The National Security Agency campus in Fort Meade in 2013. (Patrick Semansky/Associated Press)

Michael V. Hayden is a principal at the Chertoff Group, a security and risk management advisory firm with clients in the technology sector. He was director of the National Security Agency from 1999 to 2005 and the Central Intelligence Agency from 2006 to 2009.

As director of the National Security Agency and then the Central Intelligence Agency after the Sept. 11, 2001, attacks, I fought to provide our intelligence officers with every possible advantage in their work to detect and confront threats from our enemies.

We were entering a new kind of conflict. I had grown to professional maturity in an era in which it was NATO vs. the Soviet Union, and our enemy — with its tank divisions in Eastern Europe and intercontinental ballistic missile silos in our sights — was easy to find, though hard to defeat. Today, our enemies are relatively easy to defeat, but they often are damnably difficult to find. Hence the need to create timely, actionable — even exquisite — intelligence.

In our efforts, the genius and innovation of American business has been essential. The United States enjoys a number of advantages, such as world-class information-technology companies, a mastery of the challenges and opportunities of big data and the reality that much of the world’s Internet traffic is serviced by U.S. companies. These things have truly made a difference, but sometimes less can be more. Here a little bit of history might be instructive.

In the late 20th century, many viewed the world as a zero-sum game. Any U.S. loss of competitive advantage was our adversary’s gain, and our security, the argument went, was correspondingly weakened as well.

Then, a key technology battleground was a measure of raw computing power known as “MTOPS” — or millions of theoretical operations per second. Successive administrations tried to protect this assumed U.S. security advantage by blocking exports of computers above a certain MTOPS limit to any but our closest allies. The NSA was always an important player in this discussion. After all, in the business of making and breaking codes, advantages in computing power were often decisive. The export barrier was seen as the NSA’s friend.

By the time I became NSA director in the late 1990s, however, the calculation was no longer that simple. We still wanted an MTOPS advantage, of course, but we were fast realizing that our preferred limits were undermining the global competitiveness of the U.S. computer industry — the very industry on which we relied for our success. It was becoming clear that the overall health of that industry was more important than any MTOPS advantage against a specific target country. We still insisted on limits with regard to places such as Cuba and North Korea, but we became far more forgiving elsewhere.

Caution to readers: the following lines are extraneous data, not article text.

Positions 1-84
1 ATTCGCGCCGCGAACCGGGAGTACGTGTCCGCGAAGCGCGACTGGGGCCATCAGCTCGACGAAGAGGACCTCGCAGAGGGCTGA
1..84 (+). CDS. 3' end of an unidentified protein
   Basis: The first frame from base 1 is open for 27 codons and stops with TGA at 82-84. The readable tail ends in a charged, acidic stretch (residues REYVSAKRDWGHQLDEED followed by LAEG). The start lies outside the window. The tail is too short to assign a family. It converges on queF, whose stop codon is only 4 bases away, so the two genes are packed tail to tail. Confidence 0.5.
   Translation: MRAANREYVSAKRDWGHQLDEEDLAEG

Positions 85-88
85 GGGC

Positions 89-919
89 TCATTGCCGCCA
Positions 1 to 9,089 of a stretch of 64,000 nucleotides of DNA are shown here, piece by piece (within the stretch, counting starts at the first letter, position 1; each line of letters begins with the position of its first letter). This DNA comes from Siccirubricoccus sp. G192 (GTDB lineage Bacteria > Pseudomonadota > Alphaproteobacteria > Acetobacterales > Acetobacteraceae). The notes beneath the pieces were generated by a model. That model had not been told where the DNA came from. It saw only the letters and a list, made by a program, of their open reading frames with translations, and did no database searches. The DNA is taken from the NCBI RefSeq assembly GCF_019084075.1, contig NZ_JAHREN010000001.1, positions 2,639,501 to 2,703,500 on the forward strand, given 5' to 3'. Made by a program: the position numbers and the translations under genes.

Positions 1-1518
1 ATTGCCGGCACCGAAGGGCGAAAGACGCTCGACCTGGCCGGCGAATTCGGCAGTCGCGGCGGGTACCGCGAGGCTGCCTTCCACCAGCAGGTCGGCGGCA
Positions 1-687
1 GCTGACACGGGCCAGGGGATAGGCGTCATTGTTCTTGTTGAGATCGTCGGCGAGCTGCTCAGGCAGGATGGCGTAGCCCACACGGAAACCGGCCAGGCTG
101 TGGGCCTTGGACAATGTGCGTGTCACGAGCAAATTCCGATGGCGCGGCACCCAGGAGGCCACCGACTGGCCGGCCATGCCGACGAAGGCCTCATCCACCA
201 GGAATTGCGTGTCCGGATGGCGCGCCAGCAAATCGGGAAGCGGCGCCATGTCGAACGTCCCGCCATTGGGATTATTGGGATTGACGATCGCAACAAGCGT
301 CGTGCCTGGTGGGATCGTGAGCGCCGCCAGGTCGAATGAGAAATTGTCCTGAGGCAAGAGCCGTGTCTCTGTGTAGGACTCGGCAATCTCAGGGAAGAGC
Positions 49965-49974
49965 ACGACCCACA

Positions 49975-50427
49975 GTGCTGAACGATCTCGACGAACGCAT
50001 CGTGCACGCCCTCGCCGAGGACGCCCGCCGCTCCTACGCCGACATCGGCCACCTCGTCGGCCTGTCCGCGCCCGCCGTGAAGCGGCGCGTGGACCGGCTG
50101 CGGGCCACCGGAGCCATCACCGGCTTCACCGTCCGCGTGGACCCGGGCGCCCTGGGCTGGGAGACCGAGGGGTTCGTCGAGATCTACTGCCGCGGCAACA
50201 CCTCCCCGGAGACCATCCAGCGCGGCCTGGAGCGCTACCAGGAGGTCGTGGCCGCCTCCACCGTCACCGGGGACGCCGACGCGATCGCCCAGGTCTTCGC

This, of course, had a powerful, positive commercial impact, but the NSA didn’t flip its position for commercial reasons. We did it for security reasons. On balance, this change made us stronger, not weaker, over the long haul, since retarding exports would inevitably retard the technological progress that was both our economic and our security lifeblood.

That early lesson has caused me to continue to challenge arguments that technological protectionism furthers national security. It might, but then again, it could have the opposite effect if it freezes development, alienates allies, feeds distrust or invites the creation of similar barriers abroad. I would recommend these broader considerations to those in the U.S. security enterprise with responsibility for evaluating these trade-offs today.

In a perverse way, as the saying goes, what goes around comes around. Precedents we set will be followed — or exploited — by others in an economic system that becomes more globalized and hence more interdependent by the day. Already others point to U.S. activities to justify their own, often nefarious, efforts. Witness the Chinese trying to create moral and legal equivalency between legitimate U.S. intelligence and their massive theft of intellectual property, or their placement of newly minted restrictions on U.S. IT firms. One wonders what the Russias and Chinas of the world will demand if U.S.-based firms are forbidden to create encryption schemes inaccessible to themselves or the government. Beyond the realm of speculation, the Chinese company Alibaba has announced plans to open a cloud data center in the United States. How will we feel when a Chinese court orders Alibaba to send data on Americans back to China, citing our own behavior as justification?

These are serious, long-term questions requiring serious, strategic answers. Possible second- and third-order effects — such as generating a stampede toward data localization or a Balkanized Internet — need to be considered alongside a still-important calculus based on more transient, tactical advantage.

U.S. intelligence was given a black eye, unfairly for the most part, by l’Affaire Snowden. It has conducted its business honorably, with restraint and oversight — perhaps more than any other country. But that has been little noted.

Today’s issues give the United States a chance to demonstrate to the world that its tough and powerful intelligence services understand what is at stake and intend to join the public discussion on how to balance the truly important privacy and security questions before us and, more important, take meaningful steps to make us stronger.